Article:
7
SCALING UP FOR THE WIN

In 2002, the banks wouldn't touch us with a ten-foot pole because our only asset was our family home (which the bank already owned most of), so we had to find money some other way. My greatest fear was losing the house that Jeff and I had worked so hard for. (Admittedly, Jeff worked really hard to buy our house. While I was gallivanting around the world, Jeff was saving money. He purchased his first house as a 19-year-old — who does that? He was saving for a house and I was sailing around the world with David Bowie. The ‘Gods of Yin and Yang' must have had a good laugh when they put us together. But he had assets and I had debt — a perfect match in my opinion.)

In the end, we risked it all. We sold our only asset, the family home, and invested all the money into the business. We packed up the kids and moved the family and the business into a rental for two years.

Picking the right mentor

By the end of 2002, we had opened 15 stores and were going strong. There were 50 stores opened by the end of 2003. I could see a permanent frown on my brow — it seemed to have cut deeper into my forehead every morning. I was learning as quickly as I could. I did not have mentors; in fact, I did not have friends. I did not have time to sit down for a coffee let alone a chat. One morning in 2002, I was sitting at my desk when I saw a note to call Geoff Harris. I had spent most of my adult life abroad so I certainly was not up with the ‘who's who' in business (and these were still the early days of Google), but it turned out this Geoff person wanted to meet and discuss the business. Geoff wasn't the first person to show interest in the business, and we were very guarded about who we wanted to ‘play' with. We did not know much, but we did know that we wanted great people around us to enjoy the journey with. We had already rejected many, many offers from people to get involved.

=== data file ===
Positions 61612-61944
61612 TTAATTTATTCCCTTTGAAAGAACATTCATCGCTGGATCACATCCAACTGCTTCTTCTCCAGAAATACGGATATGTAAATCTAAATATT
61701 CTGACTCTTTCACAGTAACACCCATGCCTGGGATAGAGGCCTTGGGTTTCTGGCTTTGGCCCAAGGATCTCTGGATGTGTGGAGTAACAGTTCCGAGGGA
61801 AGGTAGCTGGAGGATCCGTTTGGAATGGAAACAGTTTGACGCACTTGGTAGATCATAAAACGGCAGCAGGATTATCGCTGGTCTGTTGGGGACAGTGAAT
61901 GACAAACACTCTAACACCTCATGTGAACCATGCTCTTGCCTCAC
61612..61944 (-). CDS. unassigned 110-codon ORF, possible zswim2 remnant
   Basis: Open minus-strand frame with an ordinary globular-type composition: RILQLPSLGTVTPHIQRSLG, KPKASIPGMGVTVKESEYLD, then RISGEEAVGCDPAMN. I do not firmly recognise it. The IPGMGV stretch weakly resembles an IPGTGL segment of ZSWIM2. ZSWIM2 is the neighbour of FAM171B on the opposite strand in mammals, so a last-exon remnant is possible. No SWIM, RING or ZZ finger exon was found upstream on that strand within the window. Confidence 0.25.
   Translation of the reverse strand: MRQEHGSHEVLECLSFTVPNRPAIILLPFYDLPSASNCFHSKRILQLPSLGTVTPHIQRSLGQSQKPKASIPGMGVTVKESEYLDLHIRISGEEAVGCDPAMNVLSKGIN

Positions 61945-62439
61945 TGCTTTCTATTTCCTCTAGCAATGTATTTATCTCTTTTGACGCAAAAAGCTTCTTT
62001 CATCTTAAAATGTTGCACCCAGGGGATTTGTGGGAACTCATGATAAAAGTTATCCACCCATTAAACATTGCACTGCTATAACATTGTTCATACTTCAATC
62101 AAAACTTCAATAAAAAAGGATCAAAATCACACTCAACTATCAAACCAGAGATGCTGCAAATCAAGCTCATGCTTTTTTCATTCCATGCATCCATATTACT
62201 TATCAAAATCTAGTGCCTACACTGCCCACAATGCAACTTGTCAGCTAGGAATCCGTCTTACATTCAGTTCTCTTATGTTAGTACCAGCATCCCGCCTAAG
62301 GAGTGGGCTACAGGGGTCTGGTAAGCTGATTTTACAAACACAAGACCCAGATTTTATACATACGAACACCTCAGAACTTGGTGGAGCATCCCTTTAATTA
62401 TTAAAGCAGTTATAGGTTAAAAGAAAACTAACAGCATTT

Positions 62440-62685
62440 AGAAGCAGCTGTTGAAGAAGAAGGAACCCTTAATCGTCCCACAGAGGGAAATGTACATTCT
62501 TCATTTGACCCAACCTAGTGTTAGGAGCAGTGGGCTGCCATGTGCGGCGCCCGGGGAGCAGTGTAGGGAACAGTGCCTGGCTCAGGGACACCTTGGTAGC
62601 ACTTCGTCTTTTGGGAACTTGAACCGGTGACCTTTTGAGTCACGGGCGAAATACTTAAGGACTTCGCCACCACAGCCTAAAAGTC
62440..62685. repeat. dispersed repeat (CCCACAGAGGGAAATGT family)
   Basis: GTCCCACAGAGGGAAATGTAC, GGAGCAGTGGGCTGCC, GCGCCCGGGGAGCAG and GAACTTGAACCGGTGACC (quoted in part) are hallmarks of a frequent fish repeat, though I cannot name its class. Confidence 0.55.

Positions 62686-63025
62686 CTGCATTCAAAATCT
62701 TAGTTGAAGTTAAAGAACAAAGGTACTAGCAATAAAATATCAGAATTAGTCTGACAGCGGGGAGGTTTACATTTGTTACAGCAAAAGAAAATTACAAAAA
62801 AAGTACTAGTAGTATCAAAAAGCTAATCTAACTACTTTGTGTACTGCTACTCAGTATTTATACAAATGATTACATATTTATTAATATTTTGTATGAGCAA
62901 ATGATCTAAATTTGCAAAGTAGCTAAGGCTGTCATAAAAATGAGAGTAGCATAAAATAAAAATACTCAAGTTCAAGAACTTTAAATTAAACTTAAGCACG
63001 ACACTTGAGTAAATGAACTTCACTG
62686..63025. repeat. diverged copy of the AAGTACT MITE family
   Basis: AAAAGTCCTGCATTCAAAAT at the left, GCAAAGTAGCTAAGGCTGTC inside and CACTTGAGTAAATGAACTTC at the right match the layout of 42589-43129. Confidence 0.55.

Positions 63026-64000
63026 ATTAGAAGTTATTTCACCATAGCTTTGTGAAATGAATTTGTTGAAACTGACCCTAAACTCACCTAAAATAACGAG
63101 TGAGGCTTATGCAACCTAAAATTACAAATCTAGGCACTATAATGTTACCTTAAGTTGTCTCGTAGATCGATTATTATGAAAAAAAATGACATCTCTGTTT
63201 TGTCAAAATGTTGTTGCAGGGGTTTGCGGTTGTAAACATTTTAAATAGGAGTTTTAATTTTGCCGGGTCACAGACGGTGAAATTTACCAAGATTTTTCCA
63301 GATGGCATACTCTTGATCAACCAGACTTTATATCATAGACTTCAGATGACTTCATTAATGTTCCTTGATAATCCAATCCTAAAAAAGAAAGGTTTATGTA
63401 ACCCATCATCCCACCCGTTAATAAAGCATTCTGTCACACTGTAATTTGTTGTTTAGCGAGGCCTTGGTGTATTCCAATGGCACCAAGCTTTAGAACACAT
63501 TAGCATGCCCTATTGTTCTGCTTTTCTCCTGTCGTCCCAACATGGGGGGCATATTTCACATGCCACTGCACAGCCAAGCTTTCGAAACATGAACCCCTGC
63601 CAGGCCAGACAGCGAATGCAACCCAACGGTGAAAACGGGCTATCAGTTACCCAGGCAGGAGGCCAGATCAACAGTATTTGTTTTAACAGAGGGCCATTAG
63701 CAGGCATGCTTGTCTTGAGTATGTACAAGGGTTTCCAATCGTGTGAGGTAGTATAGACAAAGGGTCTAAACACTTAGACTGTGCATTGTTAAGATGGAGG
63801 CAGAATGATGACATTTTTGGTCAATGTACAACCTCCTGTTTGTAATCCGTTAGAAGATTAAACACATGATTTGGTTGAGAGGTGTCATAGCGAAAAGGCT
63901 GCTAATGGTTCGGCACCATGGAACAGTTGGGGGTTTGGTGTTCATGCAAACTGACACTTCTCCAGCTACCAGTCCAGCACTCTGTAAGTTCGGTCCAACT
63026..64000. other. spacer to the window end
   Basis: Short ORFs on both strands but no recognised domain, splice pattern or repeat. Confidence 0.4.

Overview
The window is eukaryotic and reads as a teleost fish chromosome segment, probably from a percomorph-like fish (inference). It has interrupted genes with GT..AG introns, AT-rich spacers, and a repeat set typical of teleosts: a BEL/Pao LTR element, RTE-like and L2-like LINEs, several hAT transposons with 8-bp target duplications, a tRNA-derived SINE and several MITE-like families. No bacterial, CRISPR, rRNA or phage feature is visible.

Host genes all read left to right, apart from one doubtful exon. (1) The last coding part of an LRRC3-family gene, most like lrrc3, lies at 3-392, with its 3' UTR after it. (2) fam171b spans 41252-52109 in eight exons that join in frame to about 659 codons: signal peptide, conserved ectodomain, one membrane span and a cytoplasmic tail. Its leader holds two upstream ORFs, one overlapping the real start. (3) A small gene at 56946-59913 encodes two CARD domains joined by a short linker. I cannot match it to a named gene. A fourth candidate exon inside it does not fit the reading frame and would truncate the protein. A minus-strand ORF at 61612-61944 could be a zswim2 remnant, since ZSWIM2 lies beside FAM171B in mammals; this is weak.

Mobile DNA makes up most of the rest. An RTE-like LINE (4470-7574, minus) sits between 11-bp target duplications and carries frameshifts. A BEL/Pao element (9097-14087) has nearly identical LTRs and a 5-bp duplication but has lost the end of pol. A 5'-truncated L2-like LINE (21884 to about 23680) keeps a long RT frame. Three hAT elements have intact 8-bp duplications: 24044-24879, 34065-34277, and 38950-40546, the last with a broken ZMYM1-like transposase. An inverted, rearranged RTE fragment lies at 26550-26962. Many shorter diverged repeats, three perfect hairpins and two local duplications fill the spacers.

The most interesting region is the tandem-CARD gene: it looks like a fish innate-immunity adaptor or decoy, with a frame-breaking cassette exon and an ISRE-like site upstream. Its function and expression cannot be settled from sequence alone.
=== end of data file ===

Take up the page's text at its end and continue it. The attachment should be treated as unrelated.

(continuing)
However, Jeff and I decided I should meet with Geoff Harris at a cafe. We sat down and he showed me the latest BRW Rich List. (BRW is the Australian business bible.) Upon reading his name and his worth in the Rich List, I spilt my entire coffee onto his lap and note pad. Not the best start to a relationship. Now, you may be thinking, What a show-off, but he simply wanted to show us that he was not a tyre-kicker. Geoff was someone genuinely interested in us and our business. I quickly learned what I probably should have known already — he was the co-founder of Flight Centre, one of Australia's great success stories. And, for the record, you could not find a more generous, kind, loyal and considerate man on the planet.

Over the next four months, Geoff gave us ‘precious gems' of strategic business foresight and never asked for anything in return. By the fifth month, we were ready for him to get involved.

Some months prior to this decision, I had stopped doing the accounts and hired a CFO. I quickly discovered this recruitment decision was a mistake and I learned the first lesson in hiring the right people. The CFO I hired was previously employed by a business that had gone belly up. I'd assumed this would have given her hard-learned knowledge on what not to do; I was wrong. The figures we presented to Geoff Harris to review seemed to be all wrong. When his accountant said not to move forward, because there were problems with the integrity of the figures, I was alerted to our CFO problem. It wasn't that she wasn't trying; it was just that the job was too big for her.

Geoff did eventually buy into the business and we hired the right person to get the accounts balanced. I was thrilled to have him become a part of Boost. Geoff's buying into the business was simple; we agreed on a price, he handed me a cheque and that was it. I know lawyers are a necessary evil but if business deals could be done based on a handshake and someone's word, profit margins would certainly be a lot higher.